The UK has the world’s fourth-largest contingent of returning ISIL fighters

Where to next?
Where to next?
Image: Reuters
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More than 400 former ISIL fighters have returned home to Britain, according to a recent report.

The report, published by think tank The Soufan Center (pdf), notes Britain has the fourth-largest contingent of former ISIL fighters returning home, the most of any Western country. Turkey has the largest group of returning foreign fighters (900 are believed to have returned home), followed by Tunisia (800), and Saudi Arabia (760). Russia rounds up the top five, just below the UK with 400 former fighters thought to have returned to the country.

These former ISIL soldiers pose a unique threat to their home countries. Returnees could play an important role in keeping the terror group’s “brand alive,” as ISIL’s territorial caliphate shrinks, according to the report. The influence returnees have may grow as their numbers increase. The report classifies returnees into five categories, each with a different level of risk.

Those who:

  • left and were not well-integrated with ISIL
  • stayed longer, but ended up disagreeing with ISIL
  • left, but have no issue with ISIL’s tactics and strategy
  • were committed, but forced out by circumstances beyond their control (such as loss of territory, or they were captured and sent home)
  • were sent abroad by ISIL to continue the fight elsewhere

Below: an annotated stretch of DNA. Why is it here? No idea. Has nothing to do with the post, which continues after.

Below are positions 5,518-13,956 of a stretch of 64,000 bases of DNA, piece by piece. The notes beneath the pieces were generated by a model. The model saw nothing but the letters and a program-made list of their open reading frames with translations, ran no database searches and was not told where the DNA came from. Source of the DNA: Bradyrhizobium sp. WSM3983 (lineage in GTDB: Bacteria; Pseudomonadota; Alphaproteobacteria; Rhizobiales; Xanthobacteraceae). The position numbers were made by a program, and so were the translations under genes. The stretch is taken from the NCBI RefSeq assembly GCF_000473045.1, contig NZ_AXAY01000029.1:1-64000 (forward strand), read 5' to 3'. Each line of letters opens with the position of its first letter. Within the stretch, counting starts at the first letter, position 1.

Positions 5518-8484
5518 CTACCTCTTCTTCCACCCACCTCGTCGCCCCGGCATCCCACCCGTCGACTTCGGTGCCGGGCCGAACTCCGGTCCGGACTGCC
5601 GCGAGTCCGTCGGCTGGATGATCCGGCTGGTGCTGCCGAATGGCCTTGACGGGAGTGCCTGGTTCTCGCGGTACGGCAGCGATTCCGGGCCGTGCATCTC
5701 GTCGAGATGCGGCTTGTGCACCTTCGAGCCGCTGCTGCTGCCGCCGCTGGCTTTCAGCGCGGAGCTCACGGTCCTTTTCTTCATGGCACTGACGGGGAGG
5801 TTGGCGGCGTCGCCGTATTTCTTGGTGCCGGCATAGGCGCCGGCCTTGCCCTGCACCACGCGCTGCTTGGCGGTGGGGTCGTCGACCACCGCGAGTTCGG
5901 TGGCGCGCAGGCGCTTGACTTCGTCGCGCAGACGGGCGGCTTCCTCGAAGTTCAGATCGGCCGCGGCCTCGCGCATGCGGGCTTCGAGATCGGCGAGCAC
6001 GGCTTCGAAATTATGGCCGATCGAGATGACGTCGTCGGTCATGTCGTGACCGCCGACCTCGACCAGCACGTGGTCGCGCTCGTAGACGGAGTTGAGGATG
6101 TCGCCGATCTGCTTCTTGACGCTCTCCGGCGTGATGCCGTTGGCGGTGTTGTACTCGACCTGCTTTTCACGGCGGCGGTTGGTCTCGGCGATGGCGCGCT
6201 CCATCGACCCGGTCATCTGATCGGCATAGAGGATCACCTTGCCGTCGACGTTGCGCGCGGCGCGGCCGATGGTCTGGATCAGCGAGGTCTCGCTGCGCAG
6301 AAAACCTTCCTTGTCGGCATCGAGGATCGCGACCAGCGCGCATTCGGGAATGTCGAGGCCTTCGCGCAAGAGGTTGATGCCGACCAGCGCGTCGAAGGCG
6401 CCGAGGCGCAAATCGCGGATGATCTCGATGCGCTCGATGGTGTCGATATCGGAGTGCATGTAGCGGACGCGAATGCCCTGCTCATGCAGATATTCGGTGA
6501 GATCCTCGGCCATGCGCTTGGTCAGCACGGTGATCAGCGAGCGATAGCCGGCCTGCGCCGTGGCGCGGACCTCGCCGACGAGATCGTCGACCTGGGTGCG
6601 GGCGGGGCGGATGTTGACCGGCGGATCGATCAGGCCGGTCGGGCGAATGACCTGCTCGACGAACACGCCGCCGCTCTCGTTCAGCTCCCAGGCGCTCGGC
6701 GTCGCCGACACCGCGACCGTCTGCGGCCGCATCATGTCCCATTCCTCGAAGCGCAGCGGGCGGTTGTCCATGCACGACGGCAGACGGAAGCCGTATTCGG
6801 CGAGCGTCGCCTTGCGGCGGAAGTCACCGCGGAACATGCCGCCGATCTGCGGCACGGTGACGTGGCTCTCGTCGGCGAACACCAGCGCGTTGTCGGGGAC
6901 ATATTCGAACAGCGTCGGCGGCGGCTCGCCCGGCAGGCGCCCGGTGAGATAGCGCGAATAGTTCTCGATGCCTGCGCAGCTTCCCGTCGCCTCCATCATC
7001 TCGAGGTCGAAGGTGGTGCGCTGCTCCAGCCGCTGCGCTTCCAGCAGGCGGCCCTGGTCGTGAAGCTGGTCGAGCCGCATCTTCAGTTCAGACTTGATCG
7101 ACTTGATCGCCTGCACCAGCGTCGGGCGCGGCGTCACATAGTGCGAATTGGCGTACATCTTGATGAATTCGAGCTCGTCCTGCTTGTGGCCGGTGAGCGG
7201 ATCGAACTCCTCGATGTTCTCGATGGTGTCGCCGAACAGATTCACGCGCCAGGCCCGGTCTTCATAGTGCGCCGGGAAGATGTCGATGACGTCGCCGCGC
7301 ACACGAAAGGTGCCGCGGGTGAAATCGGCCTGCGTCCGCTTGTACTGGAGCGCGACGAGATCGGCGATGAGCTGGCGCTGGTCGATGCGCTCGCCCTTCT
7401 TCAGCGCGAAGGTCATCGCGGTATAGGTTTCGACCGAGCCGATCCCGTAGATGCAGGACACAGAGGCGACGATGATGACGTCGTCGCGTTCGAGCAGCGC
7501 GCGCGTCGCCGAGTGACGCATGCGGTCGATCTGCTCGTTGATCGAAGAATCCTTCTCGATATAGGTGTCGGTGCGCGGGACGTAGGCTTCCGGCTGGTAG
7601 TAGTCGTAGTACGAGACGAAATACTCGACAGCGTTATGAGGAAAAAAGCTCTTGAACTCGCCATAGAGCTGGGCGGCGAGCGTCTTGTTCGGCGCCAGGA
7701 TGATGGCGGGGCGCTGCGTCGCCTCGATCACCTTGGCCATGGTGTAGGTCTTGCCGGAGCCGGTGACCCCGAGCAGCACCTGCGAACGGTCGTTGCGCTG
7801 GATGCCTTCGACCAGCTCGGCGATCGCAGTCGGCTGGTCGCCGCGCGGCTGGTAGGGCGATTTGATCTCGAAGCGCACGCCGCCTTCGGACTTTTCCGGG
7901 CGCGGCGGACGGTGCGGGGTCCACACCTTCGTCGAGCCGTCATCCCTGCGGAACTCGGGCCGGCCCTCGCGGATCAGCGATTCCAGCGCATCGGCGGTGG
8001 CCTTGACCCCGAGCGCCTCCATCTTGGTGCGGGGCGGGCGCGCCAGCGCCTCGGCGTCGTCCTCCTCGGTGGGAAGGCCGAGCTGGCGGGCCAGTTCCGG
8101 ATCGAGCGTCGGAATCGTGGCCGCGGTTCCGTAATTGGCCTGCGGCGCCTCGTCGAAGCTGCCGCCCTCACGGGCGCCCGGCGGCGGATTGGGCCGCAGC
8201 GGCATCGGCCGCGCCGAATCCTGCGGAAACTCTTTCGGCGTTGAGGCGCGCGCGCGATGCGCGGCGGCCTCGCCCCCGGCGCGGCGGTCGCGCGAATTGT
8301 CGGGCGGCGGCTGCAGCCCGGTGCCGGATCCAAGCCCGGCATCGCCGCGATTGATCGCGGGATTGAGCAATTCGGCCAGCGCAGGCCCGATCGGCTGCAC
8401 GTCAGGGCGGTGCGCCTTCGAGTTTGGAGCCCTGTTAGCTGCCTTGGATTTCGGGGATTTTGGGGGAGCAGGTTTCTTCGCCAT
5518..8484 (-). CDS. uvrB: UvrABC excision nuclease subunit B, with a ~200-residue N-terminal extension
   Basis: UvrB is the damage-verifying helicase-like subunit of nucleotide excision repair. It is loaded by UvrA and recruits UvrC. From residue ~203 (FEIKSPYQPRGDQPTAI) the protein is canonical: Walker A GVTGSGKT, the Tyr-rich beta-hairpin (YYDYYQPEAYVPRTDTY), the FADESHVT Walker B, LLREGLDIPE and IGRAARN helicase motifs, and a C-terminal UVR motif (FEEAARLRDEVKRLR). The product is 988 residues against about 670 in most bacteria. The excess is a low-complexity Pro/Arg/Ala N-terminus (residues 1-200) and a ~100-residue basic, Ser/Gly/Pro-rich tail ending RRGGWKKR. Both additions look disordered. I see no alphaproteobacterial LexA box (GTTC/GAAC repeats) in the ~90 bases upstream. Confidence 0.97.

Around 850 British people are thought to have travelled to Syria and Iraq to fight for ISIL, according to the report. The returnees make up half of that figure. Britain’s most senior counter terrorism officer, Mark Rowley, told the government yesterday that a significant number of returnees would face prosecution (paywall).

The countries with the largest number of ISIL fighters didn’t necessarily see the largest contingent of returnees. The report notes that Russia had 3,417 of its citizens travel to Syria and Iraq, but only 400 have since returned.

Researchers note they used the most recent and “reliable” sources for foreign fighters who went to Syria and Iraq and those who returned, but admit that “inaccuracies will occur” as it is difficult to keep track of a group of people who try to remain hidden. ISIL’s own database of its fighters and their home countries, which other governments have since accessed, was crucial to this analysis.